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When bovines divine

When bovines divine

The Royal Cows munch their way through rice, beans, corn, and grass, presaging a good harvest.


armers may expect another good harvest in 2006, after the annual Royal Plowing Ceremony,

or Pithi Chrat Preah Neanng Korl-Khmer, predicted that rice, corn and soybeans will

grow well this season.

After a richly colorful, yet solemn, procession around Veal Meng park in front of

the National Museum on May 16, two royal oxen were presented with seven bowls, containing

rice, corn, soybean, sesame, water, wine and grass.

The cows ate 95 percent of the rice, 80 percent of the beans, 75 percent of the corn

and 50 percent of the grass. They did not touch the water or wine.

Each year the bounty of the farming season is foretold by which of these rations

the oxen choose to eat. Rice, beans, corn and sesame indicate a plentiful harvest;

water means rain or flooding, wine means war and grass is a sign of a poor crop.

Before the bowls were offered, National Assembly Second Vice President You Hockry

and his wife, You Teaketnay, with a party of attendants in shimmering shades of scarlet,

orange and purple, drove six oxen, draped in red and gold cloth and with velvet horn-covers,

for three laps of plowing around the park.

King Norodom Sihamoni presided over the Royal Plowing in a lounge suit, rather than the court dress phaamueng favored by his father.

Ranks of soldiers stood at the sides of the field, their helmets gleaming in the

hot sun. In the apartment buildings surrounding the park, locals watched from their

balconies. A group of farmers clad in black and wearing straw hats were seated at

one end of the park, representing the 24 provinces and municipalities of Cambodia.

On the opposite side, tents had been set up on either side of the park's entrance,

showcasing agricultural goods and foodstuffs. Throngs of people were crammed in every

inch of available space.

Meanwhile, under the shade of a richly decorated stage, politicians and dignitaries

looked on. In the center sat King Norodom Sihamoni, celebrating his 53rd birthday.

When the first cow lowered his head to the rice bowl and the second selected the

soybeans, the surrounding crowds began cheering and laughing, many of them saying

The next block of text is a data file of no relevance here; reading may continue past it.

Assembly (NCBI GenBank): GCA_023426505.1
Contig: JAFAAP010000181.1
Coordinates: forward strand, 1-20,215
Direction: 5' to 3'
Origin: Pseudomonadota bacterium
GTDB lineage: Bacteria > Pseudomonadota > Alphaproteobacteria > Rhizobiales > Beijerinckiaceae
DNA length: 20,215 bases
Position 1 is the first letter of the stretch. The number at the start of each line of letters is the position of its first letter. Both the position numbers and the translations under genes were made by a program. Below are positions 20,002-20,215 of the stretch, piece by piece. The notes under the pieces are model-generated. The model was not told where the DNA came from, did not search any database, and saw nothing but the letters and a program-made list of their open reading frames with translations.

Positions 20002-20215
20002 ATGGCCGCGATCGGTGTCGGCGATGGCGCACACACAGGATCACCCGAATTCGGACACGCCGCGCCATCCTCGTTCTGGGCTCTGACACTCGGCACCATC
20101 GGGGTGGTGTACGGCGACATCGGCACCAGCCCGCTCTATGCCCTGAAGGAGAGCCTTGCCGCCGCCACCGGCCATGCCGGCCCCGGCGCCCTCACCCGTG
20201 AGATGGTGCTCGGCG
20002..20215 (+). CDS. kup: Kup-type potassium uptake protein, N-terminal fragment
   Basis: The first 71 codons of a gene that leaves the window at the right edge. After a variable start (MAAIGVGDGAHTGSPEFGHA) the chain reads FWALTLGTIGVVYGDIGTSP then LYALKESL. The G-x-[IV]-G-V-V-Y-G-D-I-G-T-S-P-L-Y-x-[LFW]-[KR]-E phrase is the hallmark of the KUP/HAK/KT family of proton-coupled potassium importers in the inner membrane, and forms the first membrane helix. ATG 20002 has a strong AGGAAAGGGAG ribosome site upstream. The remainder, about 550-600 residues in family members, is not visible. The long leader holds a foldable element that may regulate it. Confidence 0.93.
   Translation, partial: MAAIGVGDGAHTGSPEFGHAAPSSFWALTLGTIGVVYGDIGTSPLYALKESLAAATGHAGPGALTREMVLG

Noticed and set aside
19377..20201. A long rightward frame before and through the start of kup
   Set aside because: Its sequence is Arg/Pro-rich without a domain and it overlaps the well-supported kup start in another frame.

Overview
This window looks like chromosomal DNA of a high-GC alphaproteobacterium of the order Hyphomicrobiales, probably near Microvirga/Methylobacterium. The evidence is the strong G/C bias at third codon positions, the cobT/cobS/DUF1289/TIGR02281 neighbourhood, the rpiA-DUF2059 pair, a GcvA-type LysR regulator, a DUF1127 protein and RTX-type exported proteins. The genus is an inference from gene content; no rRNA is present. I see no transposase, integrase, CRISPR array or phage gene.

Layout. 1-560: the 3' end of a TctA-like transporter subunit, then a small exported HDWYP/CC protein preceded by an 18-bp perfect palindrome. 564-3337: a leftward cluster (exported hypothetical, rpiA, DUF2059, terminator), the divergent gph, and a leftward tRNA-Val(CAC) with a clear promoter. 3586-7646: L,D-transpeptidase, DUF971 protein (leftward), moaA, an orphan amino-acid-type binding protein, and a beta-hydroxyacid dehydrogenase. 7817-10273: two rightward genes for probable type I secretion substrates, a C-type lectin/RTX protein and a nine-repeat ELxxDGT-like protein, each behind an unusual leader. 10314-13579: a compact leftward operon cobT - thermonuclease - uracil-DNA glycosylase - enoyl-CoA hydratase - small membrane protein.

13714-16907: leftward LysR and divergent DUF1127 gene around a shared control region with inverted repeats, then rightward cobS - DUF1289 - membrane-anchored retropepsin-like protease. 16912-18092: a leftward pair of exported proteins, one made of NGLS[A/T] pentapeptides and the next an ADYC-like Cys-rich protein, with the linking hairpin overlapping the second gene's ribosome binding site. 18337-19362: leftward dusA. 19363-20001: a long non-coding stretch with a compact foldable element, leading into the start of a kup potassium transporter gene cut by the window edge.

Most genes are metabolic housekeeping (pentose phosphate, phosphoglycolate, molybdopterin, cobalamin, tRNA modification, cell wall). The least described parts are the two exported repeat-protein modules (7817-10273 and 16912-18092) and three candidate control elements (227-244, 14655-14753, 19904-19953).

that this year they would be planting rice and beans.

Pang Yach , 63, of Sambour village in Prey Veng, said she arrived in the city yesterday

and was renting a house for two nights. This was the first time she had come to the

Plowing Ceremony, she said. Last year she planted a hectare of rice, but her land

was flooded and yielded nothing.

"That is why I came here this year: to see what the cows eat," said Yach.

"If the cows eat a lot of corn, I will change to plant corn. And if the cows

eat a lot rice, I will plant rice."

Som Mann, 65, of R'Peak village in Bantey Meanchey, said he also plants his fields

each year according to the results of the plowing ceremony.

"When I plant the same as what the cow ate most, I always get a good result

at the end," Mann said.

Once the feeding process was over, and the cows were led away from the bowls, animated

crowds immediately leapt over the barriers in a rush to grab the leftovers. Police

and officials attempted to warn them off but their numbers and enthusiasm were overpowering.

Im Sam Ang, 45, of Khan Daun Penh, was carrying a plastic bag full of rice, beans,

corn and sesame which he had collected. Sam Ang said he had been bringing his family

to the ceremony for more than ten years, and they always brought home some of the

remaining grains,.

They would keep the plastic bag on a shelf at home and worship it all year to ensure

the family would prosper, he said.

Dressed like royalty, National Assembly Second Vice President You Hockry drove the Royal Oxen around Veal Meng while his wife, You Teaketnay, followed sowing seed.

"I do believe in it because my family's standard of living gets better from

year to year."

Kim Phoung, 67, of Sangkat Psar Deam Kor in Khan Tuol Kork, said she used the leftovers

she collected to share out amongst her children, who would sow them in their fields.

"If the rice, beans, corn and sesame grow even a little bit, it's a good sign

and means their families will be happy and do very successful business."


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